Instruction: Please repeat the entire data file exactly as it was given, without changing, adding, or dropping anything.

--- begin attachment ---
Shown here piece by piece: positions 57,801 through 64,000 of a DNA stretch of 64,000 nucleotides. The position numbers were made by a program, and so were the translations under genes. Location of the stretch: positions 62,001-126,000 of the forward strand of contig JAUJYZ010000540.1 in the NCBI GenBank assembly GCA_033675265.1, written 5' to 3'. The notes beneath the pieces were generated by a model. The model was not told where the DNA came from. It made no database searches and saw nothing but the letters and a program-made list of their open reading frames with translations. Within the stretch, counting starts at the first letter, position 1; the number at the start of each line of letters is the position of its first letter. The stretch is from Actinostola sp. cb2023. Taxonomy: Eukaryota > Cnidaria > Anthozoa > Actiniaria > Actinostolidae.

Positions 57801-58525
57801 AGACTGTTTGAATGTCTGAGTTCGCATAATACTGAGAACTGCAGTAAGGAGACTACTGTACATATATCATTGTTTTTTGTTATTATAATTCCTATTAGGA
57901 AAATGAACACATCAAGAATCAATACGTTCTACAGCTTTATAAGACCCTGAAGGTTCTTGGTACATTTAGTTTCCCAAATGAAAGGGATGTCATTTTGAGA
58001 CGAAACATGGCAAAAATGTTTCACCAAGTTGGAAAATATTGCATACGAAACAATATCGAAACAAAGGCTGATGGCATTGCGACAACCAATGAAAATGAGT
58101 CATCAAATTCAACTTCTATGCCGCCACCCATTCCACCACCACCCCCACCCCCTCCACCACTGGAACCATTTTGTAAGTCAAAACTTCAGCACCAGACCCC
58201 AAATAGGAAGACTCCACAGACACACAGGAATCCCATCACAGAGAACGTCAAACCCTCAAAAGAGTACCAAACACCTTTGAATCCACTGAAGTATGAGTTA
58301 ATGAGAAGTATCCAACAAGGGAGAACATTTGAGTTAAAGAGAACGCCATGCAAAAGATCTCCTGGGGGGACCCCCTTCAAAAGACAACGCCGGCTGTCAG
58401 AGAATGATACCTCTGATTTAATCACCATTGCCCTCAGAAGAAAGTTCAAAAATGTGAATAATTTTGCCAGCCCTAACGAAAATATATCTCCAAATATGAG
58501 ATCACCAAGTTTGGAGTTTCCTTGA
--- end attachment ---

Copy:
Shown here piece by piece: positions 57,801 through 64,000 of a DNA stretch of 64,000 nucleotides. The position numbers were made by a program, and so were the translations under genes. Location of the stretch: positions 62,001-126,000 of the forward strand of contig JAUJYZ010000540.1 in the NCBI GenBank assembly GCA_033675265.1, written 5' to 3'. The notes beneath the pieces were generated by a model. The model was not told where the DNA came from. It made no database searches and saw nothing but the letters and a program-made list of their open reading frames with translations. Within the stretch, counting starts at the first letter, position 1; the number at the start of each line of letters is the position of its first letter. The stretch is from Actinostola sp. cb2023. Taxonomy: Eukaryota > Cnidaria > Anthozoa > Actiniaria > Actinostolidae.

Positions 57801-58525
57801 AGACTGTTTGAATGTCTGAGTTCGCATAATACTGAGAACTGCAGTAAGGAGACTACTGTACATATATCATTGTTTTTTGTTATTATAATTCCTATTAGGA
57901 AAATGAACACATCAAGAATCAATACGTTCTACAGCTTTATAAGACCCTGAAGGTTCTTGGTACATTTAGTTTCCCAAATGAAAGGGATGTCATTTTGAGA
58001 CGAAACATGGCAAAAATGTTTCACCAAGTTGGAAAATATTGCATACGAAACAATATCGAAACAAAGGCTGATGGCATTGCGACAACCAATGAAAATGAGT
58101 CATCAAATTCAACTTCTATGCCGCCACCCATTCCACCACCACCCCCACCCCCTCCACCACTGGAACCATTTTGTAAGTCAAAACTTCAGCACCAGACCCC
58201 AAATAGGAAGACTCCACAGACACACAGGAATCCCATCACAGAGAACGTCAAACCCTCAAAAGAGTACCAAACACCTTTGAATCCACTGAAGTATGAGTTA
58301 ATGAGAAGTATCCAACAAGGGAGAACATTTGAGTTAAAGAGAACGCCATGCAAAAGATCTCCTGGGGGGACCCCCTTCAAAAGACAACGCCGGCTGTCAG
58401 AGAATGATACCTCTGATTTAATCACCATTGCCCTCAGAAGAAAGTTCAAAAATGTGAATAATTTTGCCAGCCCTAACGAAAATATATCTCCAAATATGAG
58501 ATCACCAAGTTTGGAGTTTCCTTGA